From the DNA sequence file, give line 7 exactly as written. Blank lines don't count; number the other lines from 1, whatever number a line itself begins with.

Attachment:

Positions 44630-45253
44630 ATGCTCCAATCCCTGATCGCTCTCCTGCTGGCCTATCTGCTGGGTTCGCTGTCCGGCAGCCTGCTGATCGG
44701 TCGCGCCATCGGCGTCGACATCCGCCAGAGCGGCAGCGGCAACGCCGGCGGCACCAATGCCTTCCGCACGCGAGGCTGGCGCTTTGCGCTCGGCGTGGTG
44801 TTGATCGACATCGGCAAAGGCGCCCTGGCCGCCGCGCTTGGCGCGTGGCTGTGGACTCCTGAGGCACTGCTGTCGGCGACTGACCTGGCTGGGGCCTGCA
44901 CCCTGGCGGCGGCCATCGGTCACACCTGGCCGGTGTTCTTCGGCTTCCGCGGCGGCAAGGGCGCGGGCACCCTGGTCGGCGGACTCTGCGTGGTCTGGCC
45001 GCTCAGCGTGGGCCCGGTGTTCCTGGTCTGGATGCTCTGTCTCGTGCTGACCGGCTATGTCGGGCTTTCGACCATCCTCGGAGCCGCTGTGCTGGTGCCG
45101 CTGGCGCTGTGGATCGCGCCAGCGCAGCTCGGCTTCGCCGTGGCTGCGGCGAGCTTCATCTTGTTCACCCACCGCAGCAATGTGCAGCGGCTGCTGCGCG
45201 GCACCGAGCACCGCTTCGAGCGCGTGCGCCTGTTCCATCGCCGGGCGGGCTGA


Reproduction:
45101 CTGGCGCTGTGGATCGCGCCAGCGCAGCTCGGCTTCGCCGTGGCTGCGGCGAGCTTCATCTTGTTCACCCACCGCAGCAATGTGCAGCGGCTGCTGCGCG